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klook

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Gender: Do not display
Hometown: GA
Home country: USA
Member since: 2002
Number of posts: 8,309

About Me

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Journal Archives

Sometimes it takes longer to manifest as a recession.

For example, after the yield curve inverted in Feb. 2006, it was Dec. 2007 before the recession began. So this could end up being a flaming bag of dog poop on the incoming Democratic president's White House doorstep some time in early 2021.

Forbes published a handy chart in March 2019 showing different recessions and their yield curve antecedents. Note that several other times, it was about a year between yield curve inversion and the onset of a recession, so it's an inexact science, that's for sure.

One thing I read today is that the government has been buying a lot of Treasury bonds, artificially tightening supply and thereby decreasing the long-term interest rates they pay out. So it's hard to tell if this is really the usual indicator of investor confidence.

However, as this DU thread notes, more and more investors are dumping stocks. So that's another signal that rough times could be ahead.

I confess, I have mixed feelings about it. A stock market downturn will cause a lot of suffering, when that translates to layoffs, retirement fund shrinkage, and other economic problems. However, it could be what it takes to get rid of the Mar-a-Lago Menace, so it may be worth the suffering.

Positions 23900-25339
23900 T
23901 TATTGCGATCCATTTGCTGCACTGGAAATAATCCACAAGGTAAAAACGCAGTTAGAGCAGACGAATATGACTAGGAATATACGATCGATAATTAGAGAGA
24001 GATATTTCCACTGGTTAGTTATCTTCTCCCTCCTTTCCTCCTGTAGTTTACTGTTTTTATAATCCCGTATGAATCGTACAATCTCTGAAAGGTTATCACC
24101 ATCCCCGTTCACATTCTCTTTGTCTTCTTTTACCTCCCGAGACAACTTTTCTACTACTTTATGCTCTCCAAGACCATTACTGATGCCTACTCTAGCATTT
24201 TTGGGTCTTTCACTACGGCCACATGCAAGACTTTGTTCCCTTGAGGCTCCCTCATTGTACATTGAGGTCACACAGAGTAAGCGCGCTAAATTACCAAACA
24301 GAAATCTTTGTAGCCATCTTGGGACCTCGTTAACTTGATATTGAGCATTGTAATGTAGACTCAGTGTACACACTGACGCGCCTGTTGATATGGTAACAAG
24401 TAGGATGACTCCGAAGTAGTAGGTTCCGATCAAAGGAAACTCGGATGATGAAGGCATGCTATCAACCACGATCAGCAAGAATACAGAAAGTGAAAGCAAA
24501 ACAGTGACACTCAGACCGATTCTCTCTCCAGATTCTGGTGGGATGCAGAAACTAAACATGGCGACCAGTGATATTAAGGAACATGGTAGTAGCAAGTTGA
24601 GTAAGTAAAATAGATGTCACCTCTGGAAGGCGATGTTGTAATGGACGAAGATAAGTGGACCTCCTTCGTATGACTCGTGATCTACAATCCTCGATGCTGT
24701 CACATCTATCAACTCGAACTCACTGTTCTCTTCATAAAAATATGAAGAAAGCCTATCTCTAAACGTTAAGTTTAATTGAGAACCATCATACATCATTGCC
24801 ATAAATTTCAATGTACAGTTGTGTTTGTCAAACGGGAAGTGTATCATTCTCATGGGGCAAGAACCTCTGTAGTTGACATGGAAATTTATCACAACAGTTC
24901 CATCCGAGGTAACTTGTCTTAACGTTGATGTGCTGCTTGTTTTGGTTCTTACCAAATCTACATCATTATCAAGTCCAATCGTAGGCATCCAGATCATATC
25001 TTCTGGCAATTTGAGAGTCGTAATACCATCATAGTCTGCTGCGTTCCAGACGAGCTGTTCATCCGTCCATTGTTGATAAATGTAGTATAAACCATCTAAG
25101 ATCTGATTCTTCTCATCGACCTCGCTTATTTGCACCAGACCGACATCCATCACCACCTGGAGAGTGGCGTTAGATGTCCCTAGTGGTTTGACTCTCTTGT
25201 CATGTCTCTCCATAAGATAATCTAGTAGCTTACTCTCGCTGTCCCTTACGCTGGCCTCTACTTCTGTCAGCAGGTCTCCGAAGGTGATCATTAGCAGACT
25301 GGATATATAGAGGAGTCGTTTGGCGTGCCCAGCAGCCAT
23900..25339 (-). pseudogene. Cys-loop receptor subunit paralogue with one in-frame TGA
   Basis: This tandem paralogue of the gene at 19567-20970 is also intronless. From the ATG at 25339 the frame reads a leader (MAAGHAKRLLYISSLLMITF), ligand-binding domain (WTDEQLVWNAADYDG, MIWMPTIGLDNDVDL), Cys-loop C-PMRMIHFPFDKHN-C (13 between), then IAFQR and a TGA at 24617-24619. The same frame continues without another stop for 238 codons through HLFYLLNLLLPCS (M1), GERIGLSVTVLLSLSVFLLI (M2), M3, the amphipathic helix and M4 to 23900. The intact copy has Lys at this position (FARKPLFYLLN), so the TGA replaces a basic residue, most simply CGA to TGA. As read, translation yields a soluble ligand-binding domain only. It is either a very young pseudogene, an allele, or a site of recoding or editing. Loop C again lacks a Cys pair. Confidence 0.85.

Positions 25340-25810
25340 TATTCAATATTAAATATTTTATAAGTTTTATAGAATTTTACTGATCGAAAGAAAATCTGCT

Chances of October 2019 shutdown?

Looking for informed conjecture from other DUers — how likely do you think it is that we’ll have another Federal govt. shutdown this fall?

Supposedly there has been some effort to keep us from going over a “fiscal cliff,” and maybe the Republicans’ appetite for this kind of cruel melodrama has diminished. But there is an appropriations fight looming, and I don’t trust them at all to negotiate in good faith.

I confess, my reason for asking is partly selfish — we have an October family trip planned to the Southwestern U.S., which will be considerably less fun if national parks & monuments are closed to the public. Plans B and C include trips to state parks and more citified activities.

Found the sources below — anybody have better information to share?

https://www.govexec.com/management/2019/08/senate-sends-2-year-budget-deal-trump-shifting-focus-shutdown-averting-spending-bills/158875/

https://www.politico.com/story/2019/08/26/congress-funding-bill-1681071

I believed elves lived in subterranean houses under the roots of old trees

in the woods near the lake our family often visited. My sister and I would actually see them, just disappearing underground as we approached.

I also believed that all kinds of exotic sea creatures might appear at the shore at the beach where we vacationed in summer, if only one were there at the right time. Ten-foot-long sawfish, hammerhead sharks, those weird bottom-of-the-sea fish with rows of glowing lights along their sides and alluring appendages sprouting from their foreheads to help them catch prey — these could show up, and did, right where I waded and swam every day.

"Blinded by the Light" -- you'll love it

I really enjoyed this big-hearted movie about a 1980s Pakistani-British teenager inspired by the music of Bruce Springsteen. And I’m not even a fan of “The Boss.” It’s directed by Gurinder Chadha (Bend It Like Beckham) and features a soundtrack of not only Springsteen songs but also some great original music by A.R. Rahman (Slumdog Millionaire, The Hundred Foot Journey).

If you are a Springsteen devotee, you already know about this movie and saw it four times in its opening weekend. But even if you’re not, I highly recommend it. It’ll leave you with a lighter step and a fresh outlook on things — at least it did me.


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